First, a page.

It is not for culturally romantic ideas that I have chosen the Pangurunguru for this piece. The Pangurunguru or Storm Petrel also known by sailors as Stink Pots or Nelly’s, range the entire southern ocean and are the largest in the Petrel family. The Petrel has the capability of regurgitating the contents of their stomachs at will, but despite this disgusting habit plays an essential role in an area where insect life is unsupported due to cold temperatures. In the absence of flies, the Pangurunguru takes on the job of disposing of dead carcasses and thus plays an important role of Cleaner in the Antarctic region. The moral of this is that everything, no matter how apparently unpleasant in its behaviour, has an important role to play in the big picture of things and should therefore be respected and cared for.
I have also heard stories pertaining to navigation on the waka (canoe) that used to cross the Pacific. The navigators of old were aware of the distances these birds would travel from land and could thus deduce the proximity of land when sighting them at sea. They were viewed as good omens and sound company to keep during times of solitude at sea. Their bones were used as needles and awls traditionally.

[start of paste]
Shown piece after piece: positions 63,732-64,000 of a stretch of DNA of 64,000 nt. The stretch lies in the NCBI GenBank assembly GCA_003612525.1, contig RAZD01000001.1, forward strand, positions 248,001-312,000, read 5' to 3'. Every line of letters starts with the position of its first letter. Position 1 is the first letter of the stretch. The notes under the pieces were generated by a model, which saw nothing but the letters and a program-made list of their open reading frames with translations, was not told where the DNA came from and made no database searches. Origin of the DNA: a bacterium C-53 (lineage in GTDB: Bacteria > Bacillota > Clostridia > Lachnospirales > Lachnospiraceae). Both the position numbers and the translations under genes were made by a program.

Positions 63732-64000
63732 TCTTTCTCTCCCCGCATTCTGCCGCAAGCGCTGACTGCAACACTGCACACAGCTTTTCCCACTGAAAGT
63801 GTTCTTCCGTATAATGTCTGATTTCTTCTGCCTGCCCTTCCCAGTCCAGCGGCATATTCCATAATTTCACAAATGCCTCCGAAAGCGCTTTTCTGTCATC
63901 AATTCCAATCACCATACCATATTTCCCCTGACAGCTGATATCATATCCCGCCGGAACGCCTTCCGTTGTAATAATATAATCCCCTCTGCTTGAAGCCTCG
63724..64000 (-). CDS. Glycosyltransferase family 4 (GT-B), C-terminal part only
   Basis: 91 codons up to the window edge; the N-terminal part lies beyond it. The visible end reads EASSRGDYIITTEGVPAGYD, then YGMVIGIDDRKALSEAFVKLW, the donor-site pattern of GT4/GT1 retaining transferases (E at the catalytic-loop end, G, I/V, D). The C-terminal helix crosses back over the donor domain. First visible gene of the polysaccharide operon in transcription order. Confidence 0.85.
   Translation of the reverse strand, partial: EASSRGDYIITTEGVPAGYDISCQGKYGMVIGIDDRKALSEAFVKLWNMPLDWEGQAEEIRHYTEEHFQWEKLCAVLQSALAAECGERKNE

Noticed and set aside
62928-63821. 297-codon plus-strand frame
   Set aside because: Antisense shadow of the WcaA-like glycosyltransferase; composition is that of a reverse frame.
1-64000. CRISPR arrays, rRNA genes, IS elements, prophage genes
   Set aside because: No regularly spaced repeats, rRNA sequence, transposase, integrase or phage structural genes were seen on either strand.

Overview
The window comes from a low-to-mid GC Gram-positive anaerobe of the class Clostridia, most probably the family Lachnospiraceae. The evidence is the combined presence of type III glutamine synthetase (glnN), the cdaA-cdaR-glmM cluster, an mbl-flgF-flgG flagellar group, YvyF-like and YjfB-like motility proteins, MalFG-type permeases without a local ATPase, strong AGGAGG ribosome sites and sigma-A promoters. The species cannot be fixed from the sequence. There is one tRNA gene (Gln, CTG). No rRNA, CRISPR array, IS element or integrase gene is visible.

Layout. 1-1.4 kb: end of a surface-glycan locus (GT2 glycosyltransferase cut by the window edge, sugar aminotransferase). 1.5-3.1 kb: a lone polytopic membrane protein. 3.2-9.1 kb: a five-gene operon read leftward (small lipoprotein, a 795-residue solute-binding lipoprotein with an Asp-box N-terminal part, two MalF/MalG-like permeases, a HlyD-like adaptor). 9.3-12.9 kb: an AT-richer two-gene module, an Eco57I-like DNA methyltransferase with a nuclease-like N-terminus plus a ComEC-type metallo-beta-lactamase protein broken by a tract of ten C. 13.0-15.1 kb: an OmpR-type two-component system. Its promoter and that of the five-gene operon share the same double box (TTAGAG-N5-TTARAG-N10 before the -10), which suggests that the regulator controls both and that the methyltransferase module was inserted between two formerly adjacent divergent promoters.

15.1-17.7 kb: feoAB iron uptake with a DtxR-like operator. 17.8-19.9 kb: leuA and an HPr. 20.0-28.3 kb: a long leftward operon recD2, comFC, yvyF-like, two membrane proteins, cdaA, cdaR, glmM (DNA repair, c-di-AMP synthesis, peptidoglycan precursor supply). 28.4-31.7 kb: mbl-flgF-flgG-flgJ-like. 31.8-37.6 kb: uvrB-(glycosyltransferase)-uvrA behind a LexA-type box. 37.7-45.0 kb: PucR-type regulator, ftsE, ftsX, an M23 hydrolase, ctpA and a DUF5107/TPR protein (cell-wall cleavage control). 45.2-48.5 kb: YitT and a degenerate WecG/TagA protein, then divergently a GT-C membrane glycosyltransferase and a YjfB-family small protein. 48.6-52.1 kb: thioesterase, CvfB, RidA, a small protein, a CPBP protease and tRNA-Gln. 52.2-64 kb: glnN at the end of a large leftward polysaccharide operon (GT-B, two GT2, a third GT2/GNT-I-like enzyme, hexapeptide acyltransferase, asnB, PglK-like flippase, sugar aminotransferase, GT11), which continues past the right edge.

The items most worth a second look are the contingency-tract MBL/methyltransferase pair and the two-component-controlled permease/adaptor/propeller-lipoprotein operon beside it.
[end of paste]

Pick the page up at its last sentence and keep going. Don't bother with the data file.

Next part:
The representation of the Pangurunguru in association with a fishing hook talks of the wealth of fishing in our southern oceans that must be carefully managed. The Pangurunguru is the lookout that scouts the skies over the southern seas.
The Koru seen in the negative, represents life sustained by this rich food source of the sea.
Ngāti Porou, Ngāti Hako, Te Aupouri
Chris’s work is largely influenced by his heritage and traditional Māori forms and concepts which he then lends a contemporary edge to thus allowing the forms to evolve. His work ranges from jewellery through to larger stone sculptural pieces.
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